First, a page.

MFA Design is an open site for the investigation of contemporary design practice. Built on a firm foundation of technical skills, pushing the limits of cutting-edge tools and technologies alongside traditional craft-based techniques, MFA Design students work to reimagine the methods, modes, and meanings of design in contemporary culture. Whether intended to be commercial, civically minded, personal, experimental, or all of these, work here is challenged to be technically sophisticated, culturally engaged, and even socially disruptive. It is research driven and richly informed based on a thorough examination of users and contexts. It is also both formally and conceptually inventive. MFA Design provides its students with foundational technical, formal, and conceptual skills alongside contextual understanding. It prepares its students for a range of personal, private, and public careers in design, including advanced work in creative leadership, whether in commercial, civic, and curatorial arenas. Grounded in personal exploration, MFA Design is educating a new generation of design leaders.

The History of CCA MFA Design

The program was launched in 2000 under the leadership of the San Francisco graphic design icon Lucille Tenazas. It called itself strictly a graphic design program at first, but even then it was attempting to broaden those definitions a little, looking into and leaning toward so-called art-making practices.

A shift came in 2007 with the hiring of Brenda Laurel as chair, whose emphasis on transdisciplinarity, design research, and entrepreneurship led the program toward a different approach, where students take an emphasis in graphic, industrial, or interaction design, but they all work and learn together under one curriculum in a single workspace.

Then Leslie Carol Roberts, who served as chair from 2012–14, brought the lens of a writer to the program, strengthening our critical culture even further.


About the Design Program Today
Contemporary design is a cross-disciplinary landscape. Today, a single firm or practitioner can explore terrain outside their field and produce work that expands the parameters of a given discipline.

Our dynamic curriculum encourages students to interrogate disciplinary boundaries and create a range of work, from pragmatic solutions for real-world problems to speculative projects dealing with emerging technologies.

We aim to encourage intersection, hybridity, and reconfiguration.

To fuel the making of work, we value design history, theory, research, and all forms of critical discourse. We’ve developed a vertical track within the program called Design in Context, which is a series of courses dedicated to exploring contemporary design practice on a discursive level.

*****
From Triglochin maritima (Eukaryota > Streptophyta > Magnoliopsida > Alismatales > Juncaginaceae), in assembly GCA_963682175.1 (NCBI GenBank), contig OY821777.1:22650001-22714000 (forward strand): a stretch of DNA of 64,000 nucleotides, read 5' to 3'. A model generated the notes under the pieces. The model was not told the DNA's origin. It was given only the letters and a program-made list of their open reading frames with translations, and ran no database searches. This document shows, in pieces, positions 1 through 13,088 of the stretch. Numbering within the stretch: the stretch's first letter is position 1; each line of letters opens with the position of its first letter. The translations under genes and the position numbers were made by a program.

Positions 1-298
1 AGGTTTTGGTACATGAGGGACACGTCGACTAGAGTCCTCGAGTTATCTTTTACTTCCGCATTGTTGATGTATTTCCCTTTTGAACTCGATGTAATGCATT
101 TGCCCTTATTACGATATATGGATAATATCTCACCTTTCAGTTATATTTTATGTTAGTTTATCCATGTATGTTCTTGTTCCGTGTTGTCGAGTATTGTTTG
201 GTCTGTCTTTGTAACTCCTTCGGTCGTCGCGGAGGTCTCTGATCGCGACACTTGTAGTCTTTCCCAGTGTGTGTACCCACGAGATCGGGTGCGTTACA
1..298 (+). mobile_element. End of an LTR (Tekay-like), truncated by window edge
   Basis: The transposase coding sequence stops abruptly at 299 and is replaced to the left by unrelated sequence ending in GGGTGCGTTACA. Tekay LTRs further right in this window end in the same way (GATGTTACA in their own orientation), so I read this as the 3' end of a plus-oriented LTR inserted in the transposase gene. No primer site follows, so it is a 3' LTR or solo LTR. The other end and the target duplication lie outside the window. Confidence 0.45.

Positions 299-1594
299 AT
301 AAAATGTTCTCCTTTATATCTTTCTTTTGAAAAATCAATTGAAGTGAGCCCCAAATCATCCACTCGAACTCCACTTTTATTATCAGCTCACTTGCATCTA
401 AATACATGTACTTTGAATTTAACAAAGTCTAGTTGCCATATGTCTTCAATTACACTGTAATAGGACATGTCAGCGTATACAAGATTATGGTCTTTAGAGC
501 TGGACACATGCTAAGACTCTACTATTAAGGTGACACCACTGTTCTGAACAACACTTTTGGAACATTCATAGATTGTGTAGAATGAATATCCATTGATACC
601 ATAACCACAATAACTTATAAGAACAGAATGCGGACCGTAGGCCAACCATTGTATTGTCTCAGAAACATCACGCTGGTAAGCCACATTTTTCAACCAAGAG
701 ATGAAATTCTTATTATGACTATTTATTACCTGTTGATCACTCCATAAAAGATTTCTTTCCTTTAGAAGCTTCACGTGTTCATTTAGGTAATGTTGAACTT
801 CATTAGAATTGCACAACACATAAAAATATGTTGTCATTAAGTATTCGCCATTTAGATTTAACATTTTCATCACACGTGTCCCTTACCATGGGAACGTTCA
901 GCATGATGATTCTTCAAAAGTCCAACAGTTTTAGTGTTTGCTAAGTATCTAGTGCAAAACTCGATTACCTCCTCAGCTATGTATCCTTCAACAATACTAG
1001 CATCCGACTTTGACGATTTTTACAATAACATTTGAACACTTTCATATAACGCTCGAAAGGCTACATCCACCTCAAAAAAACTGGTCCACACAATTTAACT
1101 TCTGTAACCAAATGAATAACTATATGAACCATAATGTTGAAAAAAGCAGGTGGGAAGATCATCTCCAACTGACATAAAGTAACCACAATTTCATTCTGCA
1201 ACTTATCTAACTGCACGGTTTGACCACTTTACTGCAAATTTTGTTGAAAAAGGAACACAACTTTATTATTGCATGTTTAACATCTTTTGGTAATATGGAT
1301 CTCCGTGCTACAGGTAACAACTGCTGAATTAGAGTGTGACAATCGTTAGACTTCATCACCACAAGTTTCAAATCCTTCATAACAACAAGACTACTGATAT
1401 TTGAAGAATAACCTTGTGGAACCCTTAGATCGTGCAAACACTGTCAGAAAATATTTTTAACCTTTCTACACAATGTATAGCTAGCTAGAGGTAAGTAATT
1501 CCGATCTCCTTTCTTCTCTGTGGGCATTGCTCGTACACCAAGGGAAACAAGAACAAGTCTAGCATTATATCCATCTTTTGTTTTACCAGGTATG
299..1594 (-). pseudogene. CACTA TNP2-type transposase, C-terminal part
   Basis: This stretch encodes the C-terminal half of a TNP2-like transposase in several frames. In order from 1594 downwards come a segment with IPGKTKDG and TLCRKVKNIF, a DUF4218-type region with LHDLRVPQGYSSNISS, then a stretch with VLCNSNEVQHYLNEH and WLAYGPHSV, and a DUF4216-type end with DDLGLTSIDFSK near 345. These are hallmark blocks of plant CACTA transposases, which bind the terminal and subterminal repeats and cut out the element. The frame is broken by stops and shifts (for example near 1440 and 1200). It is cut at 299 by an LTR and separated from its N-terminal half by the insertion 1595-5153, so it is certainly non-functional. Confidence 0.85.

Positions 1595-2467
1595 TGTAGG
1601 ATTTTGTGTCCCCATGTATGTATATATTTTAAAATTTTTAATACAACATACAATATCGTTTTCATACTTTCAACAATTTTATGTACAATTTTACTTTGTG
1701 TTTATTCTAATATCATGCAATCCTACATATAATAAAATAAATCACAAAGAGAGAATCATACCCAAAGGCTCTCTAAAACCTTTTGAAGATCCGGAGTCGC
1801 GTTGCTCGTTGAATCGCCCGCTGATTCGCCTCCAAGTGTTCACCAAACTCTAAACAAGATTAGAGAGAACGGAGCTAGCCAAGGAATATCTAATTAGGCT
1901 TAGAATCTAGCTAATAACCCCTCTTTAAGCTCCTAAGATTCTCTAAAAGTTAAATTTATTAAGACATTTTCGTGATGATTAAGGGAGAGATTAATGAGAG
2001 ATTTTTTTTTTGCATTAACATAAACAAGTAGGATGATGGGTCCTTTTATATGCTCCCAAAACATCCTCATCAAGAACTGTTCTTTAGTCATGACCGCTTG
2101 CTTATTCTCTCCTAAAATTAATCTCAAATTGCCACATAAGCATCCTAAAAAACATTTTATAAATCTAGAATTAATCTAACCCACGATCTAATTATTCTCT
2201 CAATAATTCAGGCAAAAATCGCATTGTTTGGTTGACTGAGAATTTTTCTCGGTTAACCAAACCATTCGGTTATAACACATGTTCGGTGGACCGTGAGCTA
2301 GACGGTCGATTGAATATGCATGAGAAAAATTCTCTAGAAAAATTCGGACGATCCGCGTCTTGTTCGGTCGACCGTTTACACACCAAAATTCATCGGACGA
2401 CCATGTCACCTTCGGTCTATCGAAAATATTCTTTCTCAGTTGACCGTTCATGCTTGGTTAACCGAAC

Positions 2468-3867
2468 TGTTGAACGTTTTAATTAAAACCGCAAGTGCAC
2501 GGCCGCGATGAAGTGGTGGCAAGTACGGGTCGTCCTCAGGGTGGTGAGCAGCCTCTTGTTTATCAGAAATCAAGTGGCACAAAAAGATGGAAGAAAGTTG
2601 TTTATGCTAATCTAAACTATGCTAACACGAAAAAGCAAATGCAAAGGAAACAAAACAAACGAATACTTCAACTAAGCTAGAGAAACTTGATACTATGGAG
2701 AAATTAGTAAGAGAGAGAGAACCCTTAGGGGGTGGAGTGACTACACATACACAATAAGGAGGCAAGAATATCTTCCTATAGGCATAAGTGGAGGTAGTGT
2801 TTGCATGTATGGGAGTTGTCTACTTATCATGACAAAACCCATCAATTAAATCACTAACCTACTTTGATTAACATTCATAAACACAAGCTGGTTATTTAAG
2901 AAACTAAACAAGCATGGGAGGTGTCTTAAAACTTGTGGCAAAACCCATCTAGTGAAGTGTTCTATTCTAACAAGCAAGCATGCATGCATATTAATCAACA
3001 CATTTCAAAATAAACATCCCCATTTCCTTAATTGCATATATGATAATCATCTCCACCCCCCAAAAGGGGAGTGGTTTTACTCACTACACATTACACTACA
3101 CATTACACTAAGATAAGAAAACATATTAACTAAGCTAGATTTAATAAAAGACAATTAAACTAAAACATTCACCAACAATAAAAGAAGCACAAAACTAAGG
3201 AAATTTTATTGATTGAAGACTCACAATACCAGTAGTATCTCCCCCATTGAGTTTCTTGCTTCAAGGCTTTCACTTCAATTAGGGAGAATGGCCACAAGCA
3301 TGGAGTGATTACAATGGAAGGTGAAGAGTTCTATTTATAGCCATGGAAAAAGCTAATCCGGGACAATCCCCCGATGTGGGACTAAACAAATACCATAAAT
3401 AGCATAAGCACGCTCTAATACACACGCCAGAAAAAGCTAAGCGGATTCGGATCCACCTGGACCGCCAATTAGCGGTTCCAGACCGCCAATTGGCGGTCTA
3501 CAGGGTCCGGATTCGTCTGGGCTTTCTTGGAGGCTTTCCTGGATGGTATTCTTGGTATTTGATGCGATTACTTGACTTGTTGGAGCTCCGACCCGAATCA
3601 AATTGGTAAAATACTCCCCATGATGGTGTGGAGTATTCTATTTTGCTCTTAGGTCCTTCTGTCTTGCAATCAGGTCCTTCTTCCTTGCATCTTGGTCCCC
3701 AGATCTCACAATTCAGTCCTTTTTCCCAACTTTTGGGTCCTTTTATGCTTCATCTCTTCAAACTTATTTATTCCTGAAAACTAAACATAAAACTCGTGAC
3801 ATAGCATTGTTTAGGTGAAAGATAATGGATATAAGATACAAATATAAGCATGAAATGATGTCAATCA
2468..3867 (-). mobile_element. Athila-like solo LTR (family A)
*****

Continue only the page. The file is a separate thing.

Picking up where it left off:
We want to expose students to essential texts and different types of historical, theoretical, and contemporary writing about design and encourage an ongoing discourse about our ever-changing practice.


About the Student Culture
We have a diverse range of students from all over the world who come to CCA with the desire to be in residency, making work alongside other like-minded designers.

Our students have created an inclusive and rich studio community where they work together, share skills, and participate in workshops, discussion groups, and impromptu critiques in the wee hours of the night.

CCA has a range of art, design, architecture, and writing programs, so on any given day you can walk through the building and run into fine arts students installing work, architects building robotic drawing machines, or fashion students conducting a critique.

We have dedicated studio space for our students, and the facilities on campus include 3D printers, laser cutters, a woodshop, computer labs with a range of printers, and a new Hybrid Lab, which is a space for students from various programs to work with electronics, sensors, and digital media.

Of course we hold classes and give assignments, but we also encourage students to make work independently that is fueled by what they are learning in the classroom.

Recently we initiated the Overprint Project, a student group that is creating silkscreen and risograph posters for all our lectures and events. And we are looking to develop a similar group revolving around learning “code” and developing that skill across disciplines.


Careers for Alumni
Our students land in a wide range of places and spaces: everything from large companies like Google and frog, to arts institutions such as SFMOMA, to smaller design studios and artist residencies. Some go into teaching. Some initiate their own studios, collectives, or other initiatives.

The practice of a designer today can be quite expansive, and there are many opportunities that involve fluid crossover between design and connected fields.


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